Friday, June 21, 2013
Anwar, the Unlikely Saviour of Vernacular Education
Back then it warned that Chinese children risked being left behind by the Government's reforms with students of 60 independent schools excluded from the examination system. Of course it was nonsense, but it proved how prepared the Opposition was to use an issue that is so important for parents to grab a few votes.
Now we should be equally wary that Anwar is suddenly such a fan. He said Thursday Malaysia should not abolish the vernacular school system but must instead focus on national unity in the wake of the racial tensions that flared during the GE13 campaign.
This is rank hypocrisy for so many reasons. First and foremost it was Prime Minister Datuk Seri Najib Razak, not Anwar, who sought to calm racial divisions during the campaign. While Najib spoke about getting the best out of Malaysian youth regardless of their race or religion, his 1Malaysia campaign was derided as a vanity project by Pakatan Rakyat.
In fact, racial tensions were exacerbated by DAP-PKR-PAS where bitter disputes arose over whether Malays or Chinese candidates should fill key seats.
On school education, Pakatan sent out mixed messages, in turn supporting and criticising the National Education Blueprint and then using its manifesto to call for a totally unnecessary royal commission on school education should it gain power. Apart from the fact that this proposal would have been a total waste of time and money, it also served to remind us that Pakatan Rakyat had no ideas of its own.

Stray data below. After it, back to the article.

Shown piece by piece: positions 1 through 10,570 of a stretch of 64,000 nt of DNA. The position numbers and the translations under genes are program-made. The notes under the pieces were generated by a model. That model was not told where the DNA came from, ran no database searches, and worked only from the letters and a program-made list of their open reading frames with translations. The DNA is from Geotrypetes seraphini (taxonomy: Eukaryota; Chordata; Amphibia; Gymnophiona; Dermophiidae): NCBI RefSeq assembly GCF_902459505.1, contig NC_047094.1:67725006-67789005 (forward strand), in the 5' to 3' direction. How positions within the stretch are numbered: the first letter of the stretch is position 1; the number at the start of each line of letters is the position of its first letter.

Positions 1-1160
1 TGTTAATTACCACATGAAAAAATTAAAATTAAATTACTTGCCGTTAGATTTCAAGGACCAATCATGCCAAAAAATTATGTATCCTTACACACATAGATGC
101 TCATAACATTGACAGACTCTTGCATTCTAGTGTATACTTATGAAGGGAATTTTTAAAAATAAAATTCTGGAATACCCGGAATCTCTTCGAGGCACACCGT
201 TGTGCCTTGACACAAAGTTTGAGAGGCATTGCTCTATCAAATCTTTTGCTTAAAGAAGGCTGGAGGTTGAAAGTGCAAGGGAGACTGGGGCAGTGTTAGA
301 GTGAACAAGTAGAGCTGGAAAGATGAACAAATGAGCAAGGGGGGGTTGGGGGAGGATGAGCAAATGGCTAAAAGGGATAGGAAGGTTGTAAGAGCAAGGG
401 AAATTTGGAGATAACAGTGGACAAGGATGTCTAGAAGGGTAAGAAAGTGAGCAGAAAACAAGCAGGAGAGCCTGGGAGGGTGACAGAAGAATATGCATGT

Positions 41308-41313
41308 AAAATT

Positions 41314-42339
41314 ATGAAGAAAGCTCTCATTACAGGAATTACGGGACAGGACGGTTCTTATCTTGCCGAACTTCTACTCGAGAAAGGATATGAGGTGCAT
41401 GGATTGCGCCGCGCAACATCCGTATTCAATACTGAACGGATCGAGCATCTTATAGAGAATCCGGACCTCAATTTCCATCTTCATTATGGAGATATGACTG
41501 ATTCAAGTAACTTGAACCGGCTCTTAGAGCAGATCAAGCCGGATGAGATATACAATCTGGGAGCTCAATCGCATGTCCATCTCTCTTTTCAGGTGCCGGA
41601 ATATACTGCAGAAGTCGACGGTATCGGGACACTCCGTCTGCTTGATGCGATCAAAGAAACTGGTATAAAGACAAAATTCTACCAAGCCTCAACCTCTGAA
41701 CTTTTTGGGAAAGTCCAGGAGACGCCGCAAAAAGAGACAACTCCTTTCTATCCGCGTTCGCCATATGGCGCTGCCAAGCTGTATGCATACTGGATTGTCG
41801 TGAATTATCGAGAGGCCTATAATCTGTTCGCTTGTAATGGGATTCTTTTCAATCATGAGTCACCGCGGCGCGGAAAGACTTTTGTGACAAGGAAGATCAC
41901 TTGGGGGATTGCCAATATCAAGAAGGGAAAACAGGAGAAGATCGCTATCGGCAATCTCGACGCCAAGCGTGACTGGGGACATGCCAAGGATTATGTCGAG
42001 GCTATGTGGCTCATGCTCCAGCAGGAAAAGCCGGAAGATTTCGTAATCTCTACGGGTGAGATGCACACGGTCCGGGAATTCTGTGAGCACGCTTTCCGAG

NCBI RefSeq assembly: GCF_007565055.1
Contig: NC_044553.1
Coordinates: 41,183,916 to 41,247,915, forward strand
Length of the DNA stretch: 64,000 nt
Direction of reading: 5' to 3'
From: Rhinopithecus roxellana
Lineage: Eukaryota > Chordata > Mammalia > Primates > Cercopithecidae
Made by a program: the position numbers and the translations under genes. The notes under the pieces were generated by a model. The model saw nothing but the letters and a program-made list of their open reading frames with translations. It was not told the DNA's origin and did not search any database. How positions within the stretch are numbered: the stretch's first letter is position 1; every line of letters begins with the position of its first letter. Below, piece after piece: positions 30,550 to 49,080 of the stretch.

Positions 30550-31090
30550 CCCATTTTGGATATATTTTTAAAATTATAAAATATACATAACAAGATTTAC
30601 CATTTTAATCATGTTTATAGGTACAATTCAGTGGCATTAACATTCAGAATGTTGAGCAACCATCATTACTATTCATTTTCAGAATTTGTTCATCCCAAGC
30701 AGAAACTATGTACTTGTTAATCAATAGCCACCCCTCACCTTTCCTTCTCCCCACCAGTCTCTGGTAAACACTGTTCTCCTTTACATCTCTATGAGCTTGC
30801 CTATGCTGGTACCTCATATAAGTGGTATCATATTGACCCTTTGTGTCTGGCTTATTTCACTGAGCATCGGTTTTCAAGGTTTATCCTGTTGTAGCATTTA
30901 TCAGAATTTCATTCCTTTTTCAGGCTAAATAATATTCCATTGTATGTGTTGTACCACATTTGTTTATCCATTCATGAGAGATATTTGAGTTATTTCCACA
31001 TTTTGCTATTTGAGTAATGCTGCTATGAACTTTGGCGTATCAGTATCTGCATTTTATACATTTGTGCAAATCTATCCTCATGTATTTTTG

The real supporters of vernacular education has been the BN Government, which has boosted funds for both Chinese and Tamil schools while introducing easier teaching modules to ensure Bahasa is well received in these schools. It has also insisted all 17-year-olds be proficient in English, which means Chinese and Indian students are now getting the best of both worlds.
Anwar's comments were a response to Former Court of Appeal judge Datuk Mohd Noor Abdullah, suggesting vernacular schools be turned into national schools that teach all languages. His opinion is not Government policy but sneaky Anwar knew this when he trotted out his populist defence of vernacular education.
We should perhaps be thankful for one thing. After more than a month of wallowing in self-pity and bleating about the outcome of GE13, Anwar was actually commenting on a policy issue that impacts people.
It's a welcome change, despite the fact that he has again got it totally wrong.